If you are faced with the decision of whether egg donation is the right option for you, Fertility Centers of New England can help. We have a dedicated department that works closely with all donor patients, handling all the issues and providing the ultimate in care. Donor oocyte is never a couple’s only option, but may be the best way to achieve the goal of having a healthy child.

What is egg donation?

Egg donation involves the use of a donated egg or oocyte (usually from a younger woman) that is inseminated with sperm and the resulting embryo is transferred to the recipient’s uterus. The first transfer of a fertilized egg from one human to another that resulted in pregnancy occurred in 1983. Over the years, both the number of donor oocyte cycles and the live birth rates have increased. In 2007, donor eggs or oocytes were used in 12% of all IVF cycles in the United States. The Fertility Centers of New England annually reports one of the highest national pregnancy rates.

Your age, medical history and how you responded to previous treatments are some of the many factors to consider. A woman may seek egg donation due to an absence of ovaries, premature ovarian failure, or sterility from prior chemotherapy or radiation. Donor oocyte is also used in patients with history of poor response in prior IVF cycles, recurrent pregnancy loss, and genetic diseases with a high risk of transmission.

Should a couple decide to pursue donor oocyte IVF, it is important to ensure that other components of the process are in good working order. This includes the function and genetic make-up of the sperm as well as the integrity of the recipient’s uterine environment and surrounding hormones.

How do we select a donor?

You may or may not know your oocyte donor. Some couples choose an oocyte donor related to the recipient; for example, a sister or cousin so that the genes have a family commonality. Other couples wish to pursue an anonymous oocyte donor, which is usually done using an outside agency that specializes in screening and matching couples with donors. The final choice of the anonymous oocyte donor is up to the recipient couple. The agency is paid for their time in screening efforts to obtain a given donor. Our dedicated donor team can assist in this process.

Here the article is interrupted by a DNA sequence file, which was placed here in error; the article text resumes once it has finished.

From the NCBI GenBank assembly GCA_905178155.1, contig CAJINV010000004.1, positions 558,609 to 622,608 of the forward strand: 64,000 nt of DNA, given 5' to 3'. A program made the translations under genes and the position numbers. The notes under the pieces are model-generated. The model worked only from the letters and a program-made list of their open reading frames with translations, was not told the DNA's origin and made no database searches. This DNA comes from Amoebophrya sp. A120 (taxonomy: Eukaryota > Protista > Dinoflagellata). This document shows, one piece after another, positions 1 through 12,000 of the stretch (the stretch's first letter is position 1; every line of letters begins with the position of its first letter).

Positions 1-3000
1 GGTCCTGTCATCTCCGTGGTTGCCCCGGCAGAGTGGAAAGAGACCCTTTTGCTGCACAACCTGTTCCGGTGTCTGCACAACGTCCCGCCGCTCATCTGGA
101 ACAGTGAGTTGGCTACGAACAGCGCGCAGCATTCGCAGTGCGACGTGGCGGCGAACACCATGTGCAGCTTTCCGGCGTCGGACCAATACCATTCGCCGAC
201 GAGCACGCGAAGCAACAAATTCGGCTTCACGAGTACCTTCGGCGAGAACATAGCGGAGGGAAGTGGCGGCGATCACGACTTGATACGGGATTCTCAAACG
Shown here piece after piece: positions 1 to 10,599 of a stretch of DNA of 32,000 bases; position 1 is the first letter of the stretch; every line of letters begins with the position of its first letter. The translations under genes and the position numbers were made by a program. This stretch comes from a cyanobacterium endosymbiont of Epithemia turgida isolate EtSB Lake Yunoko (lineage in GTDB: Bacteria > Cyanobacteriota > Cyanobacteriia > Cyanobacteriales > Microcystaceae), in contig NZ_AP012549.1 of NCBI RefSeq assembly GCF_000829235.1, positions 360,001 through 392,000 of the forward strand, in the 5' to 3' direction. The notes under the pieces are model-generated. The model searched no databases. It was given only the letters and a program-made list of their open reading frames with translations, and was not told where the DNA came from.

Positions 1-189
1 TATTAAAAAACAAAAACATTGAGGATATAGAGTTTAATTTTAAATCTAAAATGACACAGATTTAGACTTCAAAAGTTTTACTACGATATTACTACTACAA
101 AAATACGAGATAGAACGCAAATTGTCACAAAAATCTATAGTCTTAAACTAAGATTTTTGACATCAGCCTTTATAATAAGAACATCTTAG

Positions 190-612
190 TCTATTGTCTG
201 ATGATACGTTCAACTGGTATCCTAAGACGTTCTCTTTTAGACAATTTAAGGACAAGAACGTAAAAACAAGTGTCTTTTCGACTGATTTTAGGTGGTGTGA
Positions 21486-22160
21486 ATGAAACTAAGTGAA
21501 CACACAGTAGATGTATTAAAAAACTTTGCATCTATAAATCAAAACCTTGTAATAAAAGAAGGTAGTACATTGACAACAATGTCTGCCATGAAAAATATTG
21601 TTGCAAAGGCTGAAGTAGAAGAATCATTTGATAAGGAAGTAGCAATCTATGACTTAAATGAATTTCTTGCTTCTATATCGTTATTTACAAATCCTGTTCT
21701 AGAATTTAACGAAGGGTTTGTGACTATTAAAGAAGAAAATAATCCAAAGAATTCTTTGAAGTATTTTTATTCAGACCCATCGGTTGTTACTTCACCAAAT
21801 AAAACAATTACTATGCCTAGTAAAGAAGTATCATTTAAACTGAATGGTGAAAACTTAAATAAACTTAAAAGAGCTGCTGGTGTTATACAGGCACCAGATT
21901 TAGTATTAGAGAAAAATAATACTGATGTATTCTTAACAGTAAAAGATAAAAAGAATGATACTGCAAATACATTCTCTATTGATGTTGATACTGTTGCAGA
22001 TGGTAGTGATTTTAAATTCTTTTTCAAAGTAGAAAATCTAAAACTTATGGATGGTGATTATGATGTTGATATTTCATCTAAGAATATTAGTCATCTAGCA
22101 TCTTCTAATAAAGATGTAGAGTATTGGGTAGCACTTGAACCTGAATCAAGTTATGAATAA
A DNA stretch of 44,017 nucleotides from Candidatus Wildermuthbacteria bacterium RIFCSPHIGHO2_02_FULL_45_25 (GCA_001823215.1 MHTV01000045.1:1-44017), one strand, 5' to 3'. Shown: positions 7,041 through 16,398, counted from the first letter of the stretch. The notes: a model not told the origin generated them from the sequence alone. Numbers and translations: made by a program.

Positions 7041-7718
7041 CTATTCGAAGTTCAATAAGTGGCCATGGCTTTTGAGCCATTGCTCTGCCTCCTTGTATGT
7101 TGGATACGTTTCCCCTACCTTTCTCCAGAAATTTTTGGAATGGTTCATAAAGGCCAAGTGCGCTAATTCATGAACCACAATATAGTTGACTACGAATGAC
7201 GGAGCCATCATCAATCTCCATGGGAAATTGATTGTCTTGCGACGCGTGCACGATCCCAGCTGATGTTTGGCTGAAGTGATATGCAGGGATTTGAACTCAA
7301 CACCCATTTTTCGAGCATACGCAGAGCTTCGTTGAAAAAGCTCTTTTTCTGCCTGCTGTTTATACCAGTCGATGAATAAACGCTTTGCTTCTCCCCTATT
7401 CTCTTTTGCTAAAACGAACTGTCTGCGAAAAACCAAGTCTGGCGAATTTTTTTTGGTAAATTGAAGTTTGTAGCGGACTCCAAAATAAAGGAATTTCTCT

No matter whether the recipients know the oocyte donor or not, all donors are informed that by giving up their eggs, they sever all legal rights and duties to rear or have contact with any resulting children.

Each couple will have their own person selection criteria for an oocyte donor, such as medical parameters or the donor’s age. In one study, for every year increase in donor age, the number of mature oocytes decreased by 0.39 and the number of embryos decreased by 0.25, resulting in 1 less embryo for each 4-year increase in age. If the donor has previously donated eggs, you may be able to use this data to assess oocyte quality and pregnancy outcome.

What is the likelihood of multiple births?

Recipient couples need to be aware of the risk of twin pregnancy with donor oocyte IVF. No more than two embryos will be transferred to the recipient’s uterus. Remaining embryos, if viable, are stored or cryopreserved. Nationally, of the 6609 pregnancies that resulted from donor oocyte in 2007, 52% were singleton pregnancies, 39% were twins, and nearly 4% were triplets or more. About 5% of pregnancies ended in miscarriage. In 2010, the Fertility Centers of New England reported a 0% triplet rate.

Have more questions? Come talk with our dedicated donor department. We are ready to help and provide the very best in fertility care.